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Re: Discussion of Mandatory TLS in HTTP/2.0

From: Greg Wilkins <gregw@intalio.com>
Date: Fri, 20 Jul 2012 17:38:49 +1000
Message-ID: <CAH_y2NE-sH+am+SePy1+KZwOMdG+NsmBdrBPWDiBv-_L7DyjsQ@mail.gmail.com>
To: Mark Nottingham <mnot@mnot.net>
Cc: HTTP Working Group <ietf-http-wg@w3.org>
On 19 July 2012 13:55, Mark Nottingham <mnot@mnot.net> wrote:
> Finally, I'd encourage everyone to carefully read BCP61 <http://tools.ietf.org/html/bcp61> (hat tip to the Security ADs), as it embodies IETF policy in this area, and will doubtless guide our decisions here.

A paragraph of note in BCP61 is:

  7. MUST is for Implementors
     We often say that Security is a MUST implement.  It is worth noting
     that there is a significant different between MUST implement and MUST use.

I do think there are good arguments to make to say that browsers MUST
use confidentiality mechanism  - I just don't think that we really
want to get bogged down in debating those arguments here.
We should endeavour to make HTTP/2.0 work well for both encrypted and
clear text connections (and there is work to do to achieve that).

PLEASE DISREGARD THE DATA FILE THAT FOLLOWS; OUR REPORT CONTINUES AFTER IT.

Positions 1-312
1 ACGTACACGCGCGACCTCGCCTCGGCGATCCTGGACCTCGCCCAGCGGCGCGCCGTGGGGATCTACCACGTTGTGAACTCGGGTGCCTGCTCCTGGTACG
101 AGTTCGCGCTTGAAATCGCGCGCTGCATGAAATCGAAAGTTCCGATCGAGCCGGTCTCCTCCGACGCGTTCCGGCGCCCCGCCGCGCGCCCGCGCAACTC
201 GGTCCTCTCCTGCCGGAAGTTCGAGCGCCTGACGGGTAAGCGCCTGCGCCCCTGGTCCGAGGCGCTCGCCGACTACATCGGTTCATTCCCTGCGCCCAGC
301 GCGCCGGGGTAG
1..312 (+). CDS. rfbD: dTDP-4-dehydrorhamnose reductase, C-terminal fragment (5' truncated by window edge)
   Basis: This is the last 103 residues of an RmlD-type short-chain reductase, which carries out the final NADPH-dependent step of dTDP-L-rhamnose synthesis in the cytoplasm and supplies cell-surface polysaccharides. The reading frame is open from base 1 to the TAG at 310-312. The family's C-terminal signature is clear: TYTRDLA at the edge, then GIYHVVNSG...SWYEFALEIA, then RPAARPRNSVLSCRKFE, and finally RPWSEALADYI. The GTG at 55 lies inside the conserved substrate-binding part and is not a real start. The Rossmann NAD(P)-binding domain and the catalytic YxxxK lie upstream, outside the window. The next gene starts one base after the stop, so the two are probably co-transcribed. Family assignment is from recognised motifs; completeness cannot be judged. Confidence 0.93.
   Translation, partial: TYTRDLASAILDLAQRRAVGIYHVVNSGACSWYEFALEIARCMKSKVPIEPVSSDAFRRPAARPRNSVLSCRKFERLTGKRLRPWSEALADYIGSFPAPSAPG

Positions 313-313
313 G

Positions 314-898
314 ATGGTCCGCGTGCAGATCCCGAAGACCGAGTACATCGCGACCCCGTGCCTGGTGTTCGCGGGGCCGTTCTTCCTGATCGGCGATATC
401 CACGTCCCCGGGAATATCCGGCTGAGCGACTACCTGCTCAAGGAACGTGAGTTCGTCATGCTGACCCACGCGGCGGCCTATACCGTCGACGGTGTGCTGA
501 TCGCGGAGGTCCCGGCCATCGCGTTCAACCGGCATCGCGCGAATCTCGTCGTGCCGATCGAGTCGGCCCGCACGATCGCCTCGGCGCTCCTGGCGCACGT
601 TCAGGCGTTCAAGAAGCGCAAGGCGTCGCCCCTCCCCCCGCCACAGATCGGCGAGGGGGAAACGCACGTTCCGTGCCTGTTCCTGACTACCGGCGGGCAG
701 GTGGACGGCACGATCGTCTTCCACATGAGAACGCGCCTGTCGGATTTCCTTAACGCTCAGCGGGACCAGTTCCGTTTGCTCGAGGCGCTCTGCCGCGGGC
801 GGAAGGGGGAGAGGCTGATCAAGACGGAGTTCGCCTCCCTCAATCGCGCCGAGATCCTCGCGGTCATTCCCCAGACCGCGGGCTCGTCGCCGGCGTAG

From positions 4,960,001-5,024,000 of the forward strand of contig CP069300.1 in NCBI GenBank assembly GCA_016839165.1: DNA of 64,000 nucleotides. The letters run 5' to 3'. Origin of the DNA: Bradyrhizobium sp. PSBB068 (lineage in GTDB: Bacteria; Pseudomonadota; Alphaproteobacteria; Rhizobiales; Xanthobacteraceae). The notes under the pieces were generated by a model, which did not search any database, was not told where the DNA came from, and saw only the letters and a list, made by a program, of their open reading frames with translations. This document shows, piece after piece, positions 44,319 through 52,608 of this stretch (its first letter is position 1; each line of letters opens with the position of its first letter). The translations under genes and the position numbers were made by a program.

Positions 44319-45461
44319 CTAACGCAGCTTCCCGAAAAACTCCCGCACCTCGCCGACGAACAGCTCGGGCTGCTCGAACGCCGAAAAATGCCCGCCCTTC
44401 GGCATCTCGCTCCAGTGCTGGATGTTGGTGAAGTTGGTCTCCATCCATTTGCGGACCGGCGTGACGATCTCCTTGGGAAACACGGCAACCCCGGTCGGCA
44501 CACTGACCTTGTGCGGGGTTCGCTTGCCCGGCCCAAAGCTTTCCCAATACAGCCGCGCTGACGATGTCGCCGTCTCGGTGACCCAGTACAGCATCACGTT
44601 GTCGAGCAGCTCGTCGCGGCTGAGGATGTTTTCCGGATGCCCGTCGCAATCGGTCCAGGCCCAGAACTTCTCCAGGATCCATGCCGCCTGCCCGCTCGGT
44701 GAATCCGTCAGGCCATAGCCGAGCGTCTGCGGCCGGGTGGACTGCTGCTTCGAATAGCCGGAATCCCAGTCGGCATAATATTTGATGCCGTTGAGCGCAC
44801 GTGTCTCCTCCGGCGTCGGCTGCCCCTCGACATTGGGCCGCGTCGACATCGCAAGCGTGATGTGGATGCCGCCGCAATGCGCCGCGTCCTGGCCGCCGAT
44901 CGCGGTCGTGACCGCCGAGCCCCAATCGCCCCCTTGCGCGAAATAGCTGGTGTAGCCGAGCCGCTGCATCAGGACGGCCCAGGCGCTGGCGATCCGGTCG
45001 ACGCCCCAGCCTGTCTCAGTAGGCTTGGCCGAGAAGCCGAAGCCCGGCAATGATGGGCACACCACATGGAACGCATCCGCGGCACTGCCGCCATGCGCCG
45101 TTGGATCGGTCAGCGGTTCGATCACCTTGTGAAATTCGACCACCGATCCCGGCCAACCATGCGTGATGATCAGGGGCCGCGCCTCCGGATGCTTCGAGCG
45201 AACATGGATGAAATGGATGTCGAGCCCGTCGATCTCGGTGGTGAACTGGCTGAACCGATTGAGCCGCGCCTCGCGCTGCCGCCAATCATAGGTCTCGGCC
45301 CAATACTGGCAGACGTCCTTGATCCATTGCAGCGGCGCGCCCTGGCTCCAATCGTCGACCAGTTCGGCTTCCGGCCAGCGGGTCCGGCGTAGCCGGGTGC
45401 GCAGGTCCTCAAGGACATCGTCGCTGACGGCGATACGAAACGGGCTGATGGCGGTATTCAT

Also I would assume that the inverse of 7 also applies.  Just because
we implement clear text connection does not mean that users MUST use
them.  Specifically the browser/server/service vendors should be able
to choose not to use clear text connections (or at least make their
usage difficult and non default).  This would achieve a more
confidential web, but would not require that all HTTP traffic be

The analogy that I see is that cell phone traffic used to be
transmitted in the clear.  It is now encrypted by default, but only
when broadcast and there is no mandate that we keep the audio
confidential when we send it over the wires to our headset or when it
is bridged onto a PSTN.


Greg Wilkins <gregw@intalio.com>
Developer advice and support from the Jetty & CometD experts.
Received on Friday, 20 July 2012 07:39:17 UTC

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